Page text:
Everything else - it'd be impossible to go through the menu item-by-item (well, it'd be boring, anyway. Somebody else can do it if they want), but you get the idea. Their Lasagna is at the low end of passable (certainly falling far short of Spaghetti Warehouse's classic 15-layer Lasagna), so I don't order it anymore. Their fried chicken cutlets for the Chicken Parmigiana, however, are delicious - tender and not (usually) too dry (though when it's not perfect, it's usually because it's a bit over-done). Their toasted ravioli appetizer is exceptional, and is also one of my favorite items.

Best of all, it's consistent. It's ALWAYS the same, and if it's not a 10 on a scale of 1-10, it's an 8.5. Better, it's the same 8.5 no matter which restaurant I'm at or which city I'm in. There might be local Italian restaurants that would rate a solid 10 on that scale, but a) I haven't had any luck finding one and b) I'd have needed to find one in every city I traveled to, or even in different quarters of each given city. Here in Syracuse, there's an Olive Garden nearby whether I'm on the northwest or southeast sides of the city. Convenience and a meal that I know in advance I'm going to enjoy counts for a lot.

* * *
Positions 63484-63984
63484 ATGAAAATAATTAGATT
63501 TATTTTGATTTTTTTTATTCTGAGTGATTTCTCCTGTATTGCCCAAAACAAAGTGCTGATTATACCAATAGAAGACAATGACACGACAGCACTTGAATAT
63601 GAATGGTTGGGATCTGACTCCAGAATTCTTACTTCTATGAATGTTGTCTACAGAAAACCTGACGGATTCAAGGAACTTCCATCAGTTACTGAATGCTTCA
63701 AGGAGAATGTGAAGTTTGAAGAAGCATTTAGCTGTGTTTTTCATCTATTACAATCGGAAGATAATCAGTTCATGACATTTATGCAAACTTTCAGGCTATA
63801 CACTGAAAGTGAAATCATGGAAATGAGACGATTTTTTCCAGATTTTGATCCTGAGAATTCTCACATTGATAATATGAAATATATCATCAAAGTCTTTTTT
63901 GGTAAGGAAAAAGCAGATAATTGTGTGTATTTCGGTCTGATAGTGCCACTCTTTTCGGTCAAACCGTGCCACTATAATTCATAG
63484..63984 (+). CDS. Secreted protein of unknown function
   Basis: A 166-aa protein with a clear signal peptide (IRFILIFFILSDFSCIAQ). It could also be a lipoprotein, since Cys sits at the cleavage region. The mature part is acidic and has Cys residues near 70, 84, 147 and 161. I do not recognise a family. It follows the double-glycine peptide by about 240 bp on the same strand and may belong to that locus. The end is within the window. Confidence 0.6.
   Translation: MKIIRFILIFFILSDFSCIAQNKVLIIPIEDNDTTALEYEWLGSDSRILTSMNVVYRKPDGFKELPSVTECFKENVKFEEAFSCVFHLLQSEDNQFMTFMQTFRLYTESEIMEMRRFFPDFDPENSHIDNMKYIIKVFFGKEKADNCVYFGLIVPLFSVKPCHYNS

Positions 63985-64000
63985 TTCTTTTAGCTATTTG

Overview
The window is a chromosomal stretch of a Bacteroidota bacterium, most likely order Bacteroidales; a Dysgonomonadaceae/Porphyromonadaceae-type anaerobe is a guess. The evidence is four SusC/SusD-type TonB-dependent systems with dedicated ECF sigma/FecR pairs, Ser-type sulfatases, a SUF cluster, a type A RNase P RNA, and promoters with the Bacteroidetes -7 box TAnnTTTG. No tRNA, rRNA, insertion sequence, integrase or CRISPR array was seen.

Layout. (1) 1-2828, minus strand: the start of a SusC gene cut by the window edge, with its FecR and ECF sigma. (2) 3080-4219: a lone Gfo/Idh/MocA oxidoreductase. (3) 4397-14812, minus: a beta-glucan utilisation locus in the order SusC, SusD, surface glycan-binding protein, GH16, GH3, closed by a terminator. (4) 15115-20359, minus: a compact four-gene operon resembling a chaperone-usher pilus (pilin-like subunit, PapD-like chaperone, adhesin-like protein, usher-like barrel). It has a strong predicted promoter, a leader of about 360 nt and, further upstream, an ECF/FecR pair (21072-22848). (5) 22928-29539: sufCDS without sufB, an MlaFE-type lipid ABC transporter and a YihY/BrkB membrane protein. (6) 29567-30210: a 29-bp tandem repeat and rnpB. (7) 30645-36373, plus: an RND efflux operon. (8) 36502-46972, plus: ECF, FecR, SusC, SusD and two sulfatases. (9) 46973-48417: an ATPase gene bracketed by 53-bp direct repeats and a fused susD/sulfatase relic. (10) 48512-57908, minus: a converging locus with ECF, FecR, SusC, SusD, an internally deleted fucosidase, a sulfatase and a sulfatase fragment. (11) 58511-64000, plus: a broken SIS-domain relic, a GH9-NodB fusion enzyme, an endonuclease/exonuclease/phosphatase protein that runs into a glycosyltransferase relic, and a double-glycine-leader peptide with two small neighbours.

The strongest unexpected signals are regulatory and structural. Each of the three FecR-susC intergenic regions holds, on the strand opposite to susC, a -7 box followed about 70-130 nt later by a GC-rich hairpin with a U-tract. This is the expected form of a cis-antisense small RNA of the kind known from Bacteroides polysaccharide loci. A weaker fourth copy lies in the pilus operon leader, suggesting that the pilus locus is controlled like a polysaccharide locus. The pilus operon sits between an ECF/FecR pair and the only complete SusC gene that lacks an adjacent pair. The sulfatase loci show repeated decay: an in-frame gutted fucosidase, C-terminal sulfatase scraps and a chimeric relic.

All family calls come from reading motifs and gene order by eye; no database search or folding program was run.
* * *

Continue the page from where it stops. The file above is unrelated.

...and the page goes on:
So yes, I'm a discerning diner who knows what he likes and prefers chain "Smart Casual" restaurants to most of the alternatives. I've depended on Olive Garden and Outback Steakhouse over many years of travel, business dining and dates with my wife to guarantee delicious, dependable meals at a fair price. To all the people who deride these dining choices - I feel bad for you. I feel bad if you went there once or twice and somehow got bad food or bad service. I feel bad if your tastes are so refined that very good-quality food is beneath your standards. I feel bad that a consistent, convenient, reasonably-priced dining experience is denied to you (or by you). Ultimately, though, I'm okay with it - it decreases my wait-time for a table if you choose to eat somewhere else.